Why is the Medical Community so Uneducated About Endometriosis?

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We all rely on the medical community to receive high-quality preventative care as well as treatment for our ailments. Women’s medical issues have been historically under cared-for and written off as their own problem. In addition, in all medical professions and practices, the proportion of male to female medical practitioners is much higher, even in obstetrics and gynecology. We all rely on our doctors to give us the best care and present us our options for treatment after a diagnosis. Along with those listed above, there are several reasons that the medical community is so uneducated about Endometriosis and why the proper diagnosis can sometimes take years.

  • Endometriosis symptoms aren’t taught thoroughly enough to medical students and professionals. Without proper education about the stages and symptoms of Endometriosis, medical students may learn bad habits and misdiagnose the condition when they begin practicing. Education and understanding are key to helping more women get the proper diagnosis sooner and provide the attention and care needed for the pain and discomfort associated with it.
  • A common misconception that the tissue buildup outside of the uterus is the same as that found in the uterus, it is just similar in composition, not the same. This is a very damaging misconception about Endometriosis and often results in extreme measures being taken which may not actually stop the problem. Hysterectomy is cited as a cure-all for endometriosis, when even that may not stop the tissue buildup or the pain. The uterine tissues and those which attach outside the uterus are not the same, and buildup on other organs can still occur after the uterus is removed.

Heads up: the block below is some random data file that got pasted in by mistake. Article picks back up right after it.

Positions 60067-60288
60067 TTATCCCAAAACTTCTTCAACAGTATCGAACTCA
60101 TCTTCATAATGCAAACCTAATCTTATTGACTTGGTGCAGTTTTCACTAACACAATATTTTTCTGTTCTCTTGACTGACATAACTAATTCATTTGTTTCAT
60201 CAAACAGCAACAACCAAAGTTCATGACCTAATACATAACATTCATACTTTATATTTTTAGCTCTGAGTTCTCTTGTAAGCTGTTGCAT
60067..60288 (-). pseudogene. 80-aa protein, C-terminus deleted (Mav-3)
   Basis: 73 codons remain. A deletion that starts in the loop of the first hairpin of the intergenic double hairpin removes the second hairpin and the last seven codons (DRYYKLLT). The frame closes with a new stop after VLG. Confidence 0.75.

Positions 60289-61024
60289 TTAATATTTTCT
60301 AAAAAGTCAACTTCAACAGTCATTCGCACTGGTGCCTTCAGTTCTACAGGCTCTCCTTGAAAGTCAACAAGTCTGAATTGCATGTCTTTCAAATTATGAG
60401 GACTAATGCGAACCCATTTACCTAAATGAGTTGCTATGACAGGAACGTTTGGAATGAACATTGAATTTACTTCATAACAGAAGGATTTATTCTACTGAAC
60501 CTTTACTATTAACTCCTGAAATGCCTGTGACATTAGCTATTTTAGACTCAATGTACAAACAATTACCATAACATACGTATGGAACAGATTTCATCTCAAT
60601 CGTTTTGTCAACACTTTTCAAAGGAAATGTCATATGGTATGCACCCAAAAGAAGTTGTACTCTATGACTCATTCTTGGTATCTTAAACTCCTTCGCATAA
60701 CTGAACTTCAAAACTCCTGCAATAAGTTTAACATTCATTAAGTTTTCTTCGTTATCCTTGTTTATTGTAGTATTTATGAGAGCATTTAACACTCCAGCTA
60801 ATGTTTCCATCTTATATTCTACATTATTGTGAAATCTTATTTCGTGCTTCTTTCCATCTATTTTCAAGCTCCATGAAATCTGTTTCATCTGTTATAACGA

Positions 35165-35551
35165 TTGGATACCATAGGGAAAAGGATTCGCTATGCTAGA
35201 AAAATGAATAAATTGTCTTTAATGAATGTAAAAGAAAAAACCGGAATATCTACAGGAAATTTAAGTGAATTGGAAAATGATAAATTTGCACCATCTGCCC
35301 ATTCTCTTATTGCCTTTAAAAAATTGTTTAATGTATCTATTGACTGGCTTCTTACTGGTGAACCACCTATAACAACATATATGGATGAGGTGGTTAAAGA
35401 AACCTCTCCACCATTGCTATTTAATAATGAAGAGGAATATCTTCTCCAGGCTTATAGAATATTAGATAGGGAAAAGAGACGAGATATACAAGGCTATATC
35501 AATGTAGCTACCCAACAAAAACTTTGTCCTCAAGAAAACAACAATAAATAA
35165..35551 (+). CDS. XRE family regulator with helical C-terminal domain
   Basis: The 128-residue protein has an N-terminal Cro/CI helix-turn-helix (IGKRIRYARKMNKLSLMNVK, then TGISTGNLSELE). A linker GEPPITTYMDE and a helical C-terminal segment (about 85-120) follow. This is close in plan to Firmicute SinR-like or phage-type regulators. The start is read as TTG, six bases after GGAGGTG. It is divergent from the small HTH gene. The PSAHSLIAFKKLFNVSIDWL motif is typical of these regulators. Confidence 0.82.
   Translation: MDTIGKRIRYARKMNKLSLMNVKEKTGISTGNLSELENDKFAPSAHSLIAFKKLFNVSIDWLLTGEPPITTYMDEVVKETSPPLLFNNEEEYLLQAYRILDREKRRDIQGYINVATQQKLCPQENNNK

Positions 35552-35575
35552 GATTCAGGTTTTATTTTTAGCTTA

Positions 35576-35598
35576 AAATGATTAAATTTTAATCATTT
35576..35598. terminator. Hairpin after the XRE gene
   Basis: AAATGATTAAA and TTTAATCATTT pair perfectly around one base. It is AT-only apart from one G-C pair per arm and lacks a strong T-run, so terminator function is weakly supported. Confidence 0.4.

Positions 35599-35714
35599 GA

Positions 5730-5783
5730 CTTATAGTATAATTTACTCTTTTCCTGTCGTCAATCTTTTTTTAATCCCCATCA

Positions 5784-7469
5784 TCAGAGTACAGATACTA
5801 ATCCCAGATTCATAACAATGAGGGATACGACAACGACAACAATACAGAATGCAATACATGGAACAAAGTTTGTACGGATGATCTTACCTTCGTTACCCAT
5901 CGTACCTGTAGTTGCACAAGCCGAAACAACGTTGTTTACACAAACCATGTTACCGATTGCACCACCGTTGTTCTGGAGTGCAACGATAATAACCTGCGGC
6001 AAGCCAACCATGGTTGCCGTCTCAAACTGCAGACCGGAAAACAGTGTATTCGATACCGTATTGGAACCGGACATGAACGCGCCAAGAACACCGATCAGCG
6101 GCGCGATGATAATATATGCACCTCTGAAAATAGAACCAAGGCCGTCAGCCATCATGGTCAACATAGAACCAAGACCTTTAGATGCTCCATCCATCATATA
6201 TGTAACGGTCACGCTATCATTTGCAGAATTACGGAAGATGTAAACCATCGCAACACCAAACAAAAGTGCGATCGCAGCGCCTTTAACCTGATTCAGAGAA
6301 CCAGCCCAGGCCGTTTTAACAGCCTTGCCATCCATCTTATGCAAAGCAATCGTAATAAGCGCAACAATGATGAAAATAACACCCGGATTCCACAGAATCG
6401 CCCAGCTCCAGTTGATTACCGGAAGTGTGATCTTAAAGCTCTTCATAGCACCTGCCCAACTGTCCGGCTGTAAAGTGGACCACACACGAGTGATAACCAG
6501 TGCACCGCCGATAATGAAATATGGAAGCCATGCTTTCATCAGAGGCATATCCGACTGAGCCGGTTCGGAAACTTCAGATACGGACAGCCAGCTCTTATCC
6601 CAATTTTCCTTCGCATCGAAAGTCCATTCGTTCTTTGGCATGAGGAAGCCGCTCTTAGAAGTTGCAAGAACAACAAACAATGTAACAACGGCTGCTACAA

• Diagnosis of Endometriosis is difficult. Endometriosis cannot be diagnosed through image testing or lab work. The only concrete way to diagnose it is through surgery and biopsy of the tissue. Some doctors may be reluctant to put their patients through a surgical procedure before they have ruled out other medical possibilities.
  • Women’s pain is often dismissed or described as “normal” by doctors, leading to diagnoses that can take years. Historically, women’s pain has been largely ignored or dismissed as “normal” by medical practitioners. One of the first steps for the medical community to take is to listen carefully to women’s descriptions of their pain and take it seriously. While many do take it seriously, it can still take a long time to get the proper diagnosis.
  • Squeamishness around women’s health in the pelvic region, and lack of understanding of women’s bodies. While the medical community is made up of highly educated professionals, there is still some squeamishness and discomfort when talking about women’s health issues. While this should not be the case, it does still occur. Having extensive education about women’s health and removing the lack of understanding from the equation can move Endometriosis diagnosis, research, and treatment forward.

Endometriosis is difficult to diagnose, but there are other factors involved when a diagnosis can take years. Education, research into diagnostic techniques for Endometriosis, and awareness of symptoms are all essential to getting women the support and treatment they need for this painful condition.

SOURCE: https://www.vitalhealth.com/endo-blog/what-it-really-means-to-have-endometriosis/

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